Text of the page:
You can particularly see it in the scene of Joan’s execution at the stake, one of the most horrific scenes of the silent era, all the more effective for the stencil-tinting process that colored the flames of her pyre. Looking at a single frame, this closeup might look easy to fake, and it probably would be, but believe me, the flames in action look a lot closer and more dangerous than they do here. But if this shot of Joan appealing to her saints at the moment of death doesn’t convince you Geraldine Farrar was a real game ‘un…

…then how about this?…



…or this?

As Scott Eyman says, “How Farrar managed to survive without third degree burns or, at the very least, smoke inhalation remains a mystery.”

Alas, the honeymoon with Lasky and DeMille did not last, chiefly because of the honeymoon with Lou Tellegen. The Dutch-born Tellegen had come to America in 1910 at 29, as leading man (and offstage consort) to Sarah Bernhardt. After marrying Farrar in 1916, when she returned to Hollywood he began throwing his weight around and interfering in her films. To keep him out of their hair (and hers), DeMille and Lasky allowed him to direct a picture, What Money Can’t Buy. When they judged that one to be a dog — along with another, The Things We Love — Tellegen got his nose bent out of shape, and Farrar (out of what she later ruefully called “wifely loyalty”) sided with him. Both of them left the Lasky Co. and signed with Samuel Goldwyn.

Working her customary off-season shifts, Farrar made six pictures for Goldwyn (three co-starring Tellegen). When Goldwyn complained that her pictures were not doing well, she suggested (with no hard feelings) that they cancel the remaining two years of her contract. She left movies for good in 1920 (by that time she’d been replaced by Cleo Madison in the M.J. Moriarty deck) and returned to the Metropolitan Opera, where she retired amid great fanfare in 1922 at the age of 40.

The marriage to Lou Tellegen (her only one, the second of four for him) suffered from his chronic infidelities and succumbed to divorce in 1923. Tellegen himself came to a sorry end in 1934, a month short of his 53rd birthday. By then he had lost his looks (to a combination of age and facial injuries in a fire) and his career. He was ailing (it was cancer, but he wasn’t told). In 1931 he had published an autobiography, Women Have Been Kind, essentially a long boast about his sexual conquests that made him widely despised as a kiss-and-tell cad. (That year, the old Vanity Fair magazine had spotlighted him in their monthly “Nominated for Oblivion” feature, referring to his memoir as Women Have Been Kind [of Dumb].) Now, three years later, he elected himself to the oblivion Vanity Fair had nominated him for: while visiting friends in Hollywood, he locked himself in the bathroom, stood naked before the mirror, stabbed himself seven times with a pair of sewing scissors, and bled to death over an array of his clippings he had strewn on the floor. Approached by a reporter for a comment, Geraldine Farrar said, “Why should that interest me?”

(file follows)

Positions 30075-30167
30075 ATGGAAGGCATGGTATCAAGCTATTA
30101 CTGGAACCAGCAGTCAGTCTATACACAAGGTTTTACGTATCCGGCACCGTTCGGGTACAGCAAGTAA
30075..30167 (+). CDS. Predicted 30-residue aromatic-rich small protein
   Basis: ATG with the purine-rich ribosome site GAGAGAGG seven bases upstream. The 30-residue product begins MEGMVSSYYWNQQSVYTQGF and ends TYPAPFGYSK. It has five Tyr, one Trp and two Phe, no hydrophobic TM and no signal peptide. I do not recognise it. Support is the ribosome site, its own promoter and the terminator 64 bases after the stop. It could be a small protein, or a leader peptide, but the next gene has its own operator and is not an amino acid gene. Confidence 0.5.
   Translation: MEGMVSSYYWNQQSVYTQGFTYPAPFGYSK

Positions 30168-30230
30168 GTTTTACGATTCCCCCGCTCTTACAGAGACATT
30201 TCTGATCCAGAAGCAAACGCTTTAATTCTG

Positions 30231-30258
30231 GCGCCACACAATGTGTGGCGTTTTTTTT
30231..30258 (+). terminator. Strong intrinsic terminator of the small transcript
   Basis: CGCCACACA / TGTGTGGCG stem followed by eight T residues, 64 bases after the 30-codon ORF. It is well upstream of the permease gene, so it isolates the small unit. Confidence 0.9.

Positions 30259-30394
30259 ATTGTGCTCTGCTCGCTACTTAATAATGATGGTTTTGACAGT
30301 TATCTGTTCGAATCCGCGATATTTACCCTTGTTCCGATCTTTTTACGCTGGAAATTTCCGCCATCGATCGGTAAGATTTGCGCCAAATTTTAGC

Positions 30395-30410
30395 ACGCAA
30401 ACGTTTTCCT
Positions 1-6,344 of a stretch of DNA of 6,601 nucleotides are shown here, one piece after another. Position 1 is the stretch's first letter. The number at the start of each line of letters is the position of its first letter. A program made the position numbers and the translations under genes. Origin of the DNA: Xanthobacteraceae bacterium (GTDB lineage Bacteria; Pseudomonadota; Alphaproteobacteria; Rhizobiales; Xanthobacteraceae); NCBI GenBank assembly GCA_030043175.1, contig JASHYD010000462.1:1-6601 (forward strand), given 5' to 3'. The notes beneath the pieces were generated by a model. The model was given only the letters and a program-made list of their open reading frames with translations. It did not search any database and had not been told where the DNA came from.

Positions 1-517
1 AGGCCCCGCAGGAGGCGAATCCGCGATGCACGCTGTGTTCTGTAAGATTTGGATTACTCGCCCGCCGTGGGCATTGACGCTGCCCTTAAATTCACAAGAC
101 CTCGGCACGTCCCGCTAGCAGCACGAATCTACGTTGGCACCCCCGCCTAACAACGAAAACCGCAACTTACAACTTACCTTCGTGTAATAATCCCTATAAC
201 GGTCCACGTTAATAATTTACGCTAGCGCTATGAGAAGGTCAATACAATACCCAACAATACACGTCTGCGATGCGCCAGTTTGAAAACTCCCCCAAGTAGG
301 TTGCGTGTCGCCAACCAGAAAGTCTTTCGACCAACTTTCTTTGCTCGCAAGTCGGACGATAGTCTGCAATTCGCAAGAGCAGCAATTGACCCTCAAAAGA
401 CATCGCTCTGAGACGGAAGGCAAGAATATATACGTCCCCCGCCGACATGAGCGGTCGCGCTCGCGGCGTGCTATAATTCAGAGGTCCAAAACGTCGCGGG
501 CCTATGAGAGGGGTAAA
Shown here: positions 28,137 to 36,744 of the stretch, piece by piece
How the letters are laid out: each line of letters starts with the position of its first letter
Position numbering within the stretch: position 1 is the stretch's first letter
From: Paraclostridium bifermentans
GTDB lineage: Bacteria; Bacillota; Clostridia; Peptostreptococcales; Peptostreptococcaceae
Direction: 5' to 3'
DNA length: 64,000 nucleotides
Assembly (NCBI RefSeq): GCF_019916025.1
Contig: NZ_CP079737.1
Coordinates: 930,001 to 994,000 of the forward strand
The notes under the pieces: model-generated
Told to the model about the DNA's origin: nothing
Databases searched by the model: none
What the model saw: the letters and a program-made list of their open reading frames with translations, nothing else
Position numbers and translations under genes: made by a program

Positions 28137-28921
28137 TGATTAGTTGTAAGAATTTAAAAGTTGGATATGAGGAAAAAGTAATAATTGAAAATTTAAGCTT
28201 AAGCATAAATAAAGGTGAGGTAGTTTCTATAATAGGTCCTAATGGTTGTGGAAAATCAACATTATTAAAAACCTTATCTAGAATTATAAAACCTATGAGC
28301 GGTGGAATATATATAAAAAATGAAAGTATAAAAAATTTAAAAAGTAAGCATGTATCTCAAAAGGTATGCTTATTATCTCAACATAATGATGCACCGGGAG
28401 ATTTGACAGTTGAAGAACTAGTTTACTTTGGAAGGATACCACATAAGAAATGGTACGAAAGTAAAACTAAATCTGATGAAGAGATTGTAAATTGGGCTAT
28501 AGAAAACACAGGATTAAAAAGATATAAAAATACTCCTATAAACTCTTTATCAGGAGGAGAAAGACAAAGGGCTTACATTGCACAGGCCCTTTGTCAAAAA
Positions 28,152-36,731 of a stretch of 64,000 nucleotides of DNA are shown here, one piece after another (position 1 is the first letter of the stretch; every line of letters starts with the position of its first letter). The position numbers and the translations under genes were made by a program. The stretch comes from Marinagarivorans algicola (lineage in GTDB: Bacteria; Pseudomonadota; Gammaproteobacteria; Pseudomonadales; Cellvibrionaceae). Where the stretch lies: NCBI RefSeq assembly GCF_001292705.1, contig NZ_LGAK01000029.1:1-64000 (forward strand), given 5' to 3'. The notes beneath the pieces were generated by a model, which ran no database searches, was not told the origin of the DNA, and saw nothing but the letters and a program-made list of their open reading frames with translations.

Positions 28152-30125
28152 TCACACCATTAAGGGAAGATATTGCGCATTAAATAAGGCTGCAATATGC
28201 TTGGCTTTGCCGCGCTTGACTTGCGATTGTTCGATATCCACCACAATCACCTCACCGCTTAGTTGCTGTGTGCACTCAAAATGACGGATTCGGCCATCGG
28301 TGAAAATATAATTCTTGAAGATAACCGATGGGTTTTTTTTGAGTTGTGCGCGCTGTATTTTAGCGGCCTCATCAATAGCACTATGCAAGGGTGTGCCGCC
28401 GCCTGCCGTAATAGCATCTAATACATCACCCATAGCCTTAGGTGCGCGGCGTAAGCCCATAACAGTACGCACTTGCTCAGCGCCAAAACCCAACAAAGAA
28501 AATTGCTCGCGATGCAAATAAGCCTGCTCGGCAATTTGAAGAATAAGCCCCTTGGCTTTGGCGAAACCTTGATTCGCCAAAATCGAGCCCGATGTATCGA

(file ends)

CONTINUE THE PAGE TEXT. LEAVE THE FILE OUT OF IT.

Now that’s a bitter divorce. 
What might have been if Geraldine Farrar had not joined in Lou Tellegen’s falling-out with Cecil B. DeMille is a tantalizing question mark. Even more tantalizing is the thought of how her career might have gone if she’d been born 20 years later, if she had made that hit in Berlin in 1921 instead of 1901. Then, when Hollywood went ransacking New York for musical talent during the sound revolution, she would have been about the age she is here, when she appeared in the article “The Muses of Movie-Land” in the June 1918 issue of Motion Picture Magazine, as Euterpe, Muse of Music. Jeanette MacDonald and Irene Dunne, among others, may have had reason to be grateful that they never had to deal with the competition.
As it is, Geraldine Farrar is doubly unique in the Moriarty deck: the only opera star, and the star with the shortest movie career — where others made dozens, even hundreds of pictures, she made only 14 features (plus one Liberty Bonds short to aid the war effort in 1918) during five years in Hollywood. In her autobiography, she wrote of her movie experiences: “I had greatly enjoyed them, and only regret that my own era was too early for the combination of the present acting and talking features.”
The determination, hard work and self-confidence of a little girl who decided before age 10 that she would be a great opera star served Geraldine Farrar well through a long and healthy life. After retiring from the Met, she continued on the concert stage until 1931, and appeared in a 1926 Franz Lehar operetta, Romany Love, that closed after one performance. From there she made occasional appearances on the radio, published her autobiography (Such Sweet Compulsion) in 1938, and served as a Red Cross Volunteer during World War II. She lived in comfortable retirement in Ridgefield, Connecticut as the well-loved Dowager Queen of American Opera until her death on March 11, 1967. She was 85.